Carolina BBQ: Two States, So Much Good Barbecue
Skylight Inn remains one of the most iconic classic North Carolina barbecue joints. (Photo by Ryan Cooper)
While the Carolinas are often talked about generally as one of the country’s barbecue regions, it’s easy to forget that it encompasses two entire states. Both North Carolina and South Carolina have their own preferences and when you look even closer, you find regional divisions and rivalries. The Carolinas have a long, rich history in barbecue that stretches back hundreds of years, and that has helped enshrine it in the American landscape.
When people refer to “Carolina BBQ” outside of the Carolinas, they are often referring to vinegar-based sauce applied liberally to smoked whole hog, chopped pork, or pulled pork. This makes sense because if you stop in a classic rural joint in either North or South Carolina, you will order a “BBQ plate” and be served pork. This is because pork is king and other popular types of barbecue (ahem, Texas brisket) are looked at as only recent additions to menus.
But this all gets more complicated as you dig deeper. There are actually three main styles of barbecue you’ll find throughout the Carolinas. Here’s what you’ll find.
Eastern North Carolina Style
One of the Eastern-style whole hog joints worth stopping at is Grady’s Barbecue in Dudley. (Photo by Sean Ludwig)
Eastern North Carolina style is all about whole hog and using every part of the hog to make a meal. Hogs are typically cooked for 16 to 18 hours over hickory and oak wood in concrete pits. Once finished smoking, the whole is chopped up and paired with a vinegar-based sauce that is heavy on pepper and has no added sugar. Some of the most notable joints that have been serving Eastern-style whole hog for generations include B’s Barbecue, Grady’s Barbecue, Parker’s Barbecue, Skylight Inn, and Wilber’s Barbecue.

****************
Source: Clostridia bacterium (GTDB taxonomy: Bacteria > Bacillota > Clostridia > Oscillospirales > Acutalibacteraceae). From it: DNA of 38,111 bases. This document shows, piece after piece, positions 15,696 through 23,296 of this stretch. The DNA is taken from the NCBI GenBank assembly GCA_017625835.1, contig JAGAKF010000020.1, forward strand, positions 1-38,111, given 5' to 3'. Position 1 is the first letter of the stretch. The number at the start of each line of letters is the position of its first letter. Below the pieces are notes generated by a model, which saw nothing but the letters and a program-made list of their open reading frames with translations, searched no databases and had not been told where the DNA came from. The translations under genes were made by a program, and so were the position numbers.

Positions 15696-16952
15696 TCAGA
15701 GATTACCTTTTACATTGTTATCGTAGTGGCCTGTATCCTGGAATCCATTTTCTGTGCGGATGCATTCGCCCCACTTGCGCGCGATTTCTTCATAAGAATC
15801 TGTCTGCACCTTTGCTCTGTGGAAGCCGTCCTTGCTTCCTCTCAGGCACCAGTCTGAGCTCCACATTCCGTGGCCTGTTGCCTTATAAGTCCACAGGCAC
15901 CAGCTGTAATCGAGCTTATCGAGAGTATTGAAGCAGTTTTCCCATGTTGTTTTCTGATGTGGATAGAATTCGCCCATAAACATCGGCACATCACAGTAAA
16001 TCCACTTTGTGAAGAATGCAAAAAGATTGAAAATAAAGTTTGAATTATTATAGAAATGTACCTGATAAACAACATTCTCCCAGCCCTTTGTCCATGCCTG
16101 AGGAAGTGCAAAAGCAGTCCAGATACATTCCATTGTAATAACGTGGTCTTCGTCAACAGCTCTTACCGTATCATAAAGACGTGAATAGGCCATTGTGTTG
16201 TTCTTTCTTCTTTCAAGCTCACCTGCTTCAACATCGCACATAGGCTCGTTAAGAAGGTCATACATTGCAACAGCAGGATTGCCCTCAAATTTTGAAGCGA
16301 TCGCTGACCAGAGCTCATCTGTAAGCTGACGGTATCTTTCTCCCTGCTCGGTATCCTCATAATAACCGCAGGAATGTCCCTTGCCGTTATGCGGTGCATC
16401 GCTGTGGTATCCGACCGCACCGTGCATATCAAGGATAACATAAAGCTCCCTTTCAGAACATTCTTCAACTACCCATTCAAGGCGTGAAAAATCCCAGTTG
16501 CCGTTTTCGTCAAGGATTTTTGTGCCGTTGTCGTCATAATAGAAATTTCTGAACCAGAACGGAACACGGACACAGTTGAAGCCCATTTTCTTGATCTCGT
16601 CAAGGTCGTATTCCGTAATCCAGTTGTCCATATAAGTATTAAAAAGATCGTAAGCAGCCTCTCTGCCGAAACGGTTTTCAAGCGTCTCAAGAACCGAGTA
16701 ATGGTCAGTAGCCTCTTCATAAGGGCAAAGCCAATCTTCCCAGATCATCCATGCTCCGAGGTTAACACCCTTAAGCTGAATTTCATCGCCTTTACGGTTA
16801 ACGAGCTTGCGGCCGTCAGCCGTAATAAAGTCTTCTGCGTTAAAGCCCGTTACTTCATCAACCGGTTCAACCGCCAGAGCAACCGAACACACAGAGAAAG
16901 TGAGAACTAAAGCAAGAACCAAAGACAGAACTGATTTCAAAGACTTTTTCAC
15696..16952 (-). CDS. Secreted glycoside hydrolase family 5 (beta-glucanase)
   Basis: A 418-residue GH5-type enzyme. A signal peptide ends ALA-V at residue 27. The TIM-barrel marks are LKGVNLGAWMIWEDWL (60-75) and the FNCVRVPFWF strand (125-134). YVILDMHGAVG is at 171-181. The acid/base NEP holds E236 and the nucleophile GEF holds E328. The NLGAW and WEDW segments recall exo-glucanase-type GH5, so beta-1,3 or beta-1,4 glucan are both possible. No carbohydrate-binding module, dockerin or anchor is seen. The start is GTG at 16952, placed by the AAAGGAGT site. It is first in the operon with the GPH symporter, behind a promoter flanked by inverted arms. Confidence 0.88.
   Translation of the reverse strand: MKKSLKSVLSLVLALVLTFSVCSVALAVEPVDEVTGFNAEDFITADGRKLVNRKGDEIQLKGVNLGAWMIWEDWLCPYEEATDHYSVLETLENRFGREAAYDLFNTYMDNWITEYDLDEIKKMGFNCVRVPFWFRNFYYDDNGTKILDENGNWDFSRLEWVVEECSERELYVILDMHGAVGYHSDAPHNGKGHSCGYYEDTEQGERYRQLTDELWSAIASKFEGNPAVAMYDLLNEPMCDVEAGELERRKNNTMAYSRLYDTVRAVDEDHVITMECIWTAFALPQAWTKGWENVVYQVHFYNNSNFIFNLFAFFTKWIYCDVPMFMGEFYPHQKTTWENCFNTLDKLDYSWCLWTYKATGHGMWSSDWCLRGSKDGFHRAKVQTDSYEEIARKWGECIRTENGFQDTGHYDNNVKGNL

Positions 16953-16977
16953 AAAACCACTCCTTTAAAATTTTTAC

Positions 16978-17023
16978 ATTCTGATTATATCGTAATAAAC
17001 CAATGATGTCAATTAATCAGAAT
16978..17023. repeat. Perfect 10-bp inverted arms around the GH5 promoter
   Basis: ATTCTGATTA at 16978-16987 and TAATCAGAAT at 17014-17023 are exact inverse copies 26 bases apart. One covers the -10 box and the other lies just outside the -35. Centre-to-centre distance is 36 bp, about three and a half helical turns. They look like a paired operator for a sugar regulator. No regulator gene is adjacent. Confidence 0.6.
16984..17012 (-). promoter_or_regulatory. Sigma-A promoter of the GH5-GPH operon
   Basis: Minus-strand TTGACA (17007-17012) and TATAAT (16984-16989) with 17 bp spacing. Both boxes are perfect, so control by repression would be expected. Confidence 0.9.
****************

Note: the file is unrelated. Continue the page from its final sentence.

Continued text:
Piedmont (or Lexington) Style
The delicious chopped pork shoulder and sides at Stamey’s Barbecue in Greensboro. (Photo by Ryan Cooper)
Gaining popularity in the early 20th Century, North Carolina’s Piedmont style (sometimes called Lexington style) focuses on smoked pork shoulder instead of whole hog. The pork here is also topped with a vinegar-and-tomato-based sauce that is typically sweeter and spicier than the no-frills Eastern-style sauce. You’ll also commonly find hush puppies (deep fried cornmeal) and red slaw (coleslaw mixed with barbecue sauce with no mayo or mustard) on the menu. Some popular options for Piedmont style include Barbecue Center of Lexington, Red Bridges Barbecue Lodge, Lexington Barbecue, and Stamey’s Barbecue.